Fifty-one trees bursting with colour will soon stand tall in Cass Bay to remember those who were killed in the March 15 terror attacks.
Among displays of red, green and pink – kowhai trees will pay tribute to 14-year-old victim Sayyad Milne, whose favourite colour was yellow.
A planting event held at Pony Point Reserve on Sunday was the idea of nine-year-old Harry Tayler, of Cass Bay, who adored Sayyad during their “special” three-year friendship.
Sayyad was a senior at Harry’s current school, Lyttelton Primary School, two years ago before he moved on to Cashmere High School.
Upset after losing Sayyad, Harry decided to fundraise $420 for the tree seedlings
himself by collecting donations and reselling used bikes.
About 100 volunteers were involved, including Sayyad’s family, residents, members of the Active Muslim Explorers rising leaders and Canterbury University’s Muslim Students’ Association.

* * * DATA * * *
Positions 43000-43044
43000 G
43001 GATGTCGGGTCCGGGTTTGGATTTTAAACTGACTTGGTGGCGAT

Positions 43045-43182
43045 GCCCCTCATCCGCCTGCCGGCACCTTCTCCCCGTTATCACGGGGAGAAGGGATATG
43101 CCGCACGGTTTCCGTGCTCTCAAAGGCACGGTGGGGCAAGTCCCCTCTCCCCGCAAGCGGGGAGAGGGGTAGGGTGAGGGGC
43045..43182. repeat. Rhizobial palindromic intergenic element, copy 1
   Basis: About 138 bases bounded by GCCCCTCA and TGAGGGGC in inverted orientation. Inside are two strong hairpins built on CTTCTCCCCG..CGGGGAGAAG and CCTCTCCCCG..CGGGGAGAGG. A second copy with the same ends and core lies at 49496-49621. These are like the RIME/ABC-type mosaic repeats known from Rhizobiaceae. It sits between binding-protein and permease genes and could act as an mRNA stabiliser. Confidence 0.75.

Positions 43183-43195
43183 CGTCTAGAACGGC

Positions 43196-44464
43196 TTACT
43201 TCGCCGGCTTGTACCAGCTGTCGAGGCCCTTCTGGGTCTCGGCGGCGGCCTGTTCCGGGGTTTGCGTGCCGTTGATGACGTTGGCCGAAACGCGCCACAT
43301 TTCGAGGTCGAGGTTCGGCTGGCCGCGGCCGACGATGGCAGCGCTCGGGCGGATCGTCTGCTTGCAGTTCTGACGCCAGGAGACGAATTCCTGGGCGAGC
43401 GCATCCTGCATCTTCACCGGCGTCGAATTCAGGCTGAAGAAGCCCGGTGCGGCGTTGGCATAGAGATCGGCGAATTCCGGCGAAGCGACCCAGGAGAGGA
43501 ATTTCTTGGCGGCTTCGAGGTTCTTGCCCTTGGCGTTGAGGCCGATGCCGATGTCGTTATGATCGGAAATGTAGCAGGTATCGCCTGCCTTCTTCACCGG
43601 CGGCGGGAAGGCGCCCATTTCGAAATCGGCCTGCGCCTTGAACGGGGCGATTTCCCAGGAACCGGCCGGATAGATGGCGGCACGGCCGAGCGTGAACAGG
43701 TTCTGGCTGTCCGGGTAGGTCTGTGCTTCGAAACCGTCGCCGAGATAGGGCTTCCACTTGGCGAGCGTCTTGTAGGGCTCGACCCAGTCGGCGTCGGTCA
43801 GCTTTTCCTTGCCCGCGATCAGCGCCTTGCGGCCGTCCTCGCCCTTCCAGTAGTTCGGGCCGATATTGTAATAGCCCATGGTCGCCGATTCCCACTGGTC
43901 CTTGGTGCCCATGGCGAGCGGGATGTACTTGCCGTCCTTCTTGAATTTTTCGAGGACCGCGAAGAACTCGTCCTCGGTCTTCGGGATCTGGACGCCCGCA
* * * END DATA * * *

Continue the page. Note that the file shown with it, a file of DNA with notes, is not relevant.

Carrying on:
Before he died, Sayyad was a part of AME with his sister, Cahaya, and his brother, Shuayb.
AME is a programme for intermediate to high school students, started in 2016 to encourage young people to become role models for their peers in the community.
Sayyad’s mother, Noraini, said she was proud her son showed the qualities of a leader.
Cass Bay Reserve Management Committee chairwoman Jenny Healey organised the planting day.
“There was an amazing atmosphere and warmth which could be felt during the event,” she said.
She said planting colourful trees was chosen as a useful
way to pay respect to the victims, as it would attract and feed birds and provide a tranquil space for the Muslim community to visit.
It also tied in with the Muslim belief that planting trees provides a gift of service.
At the event, Harry was gifted Sayyad’s football by his father.
The ball, which was Sayyad’s 14th-birthday present, was placed at the memorial wall at Al Noor Mosque following March 15.
Sayyad loved football and aimed to play professionally overseas.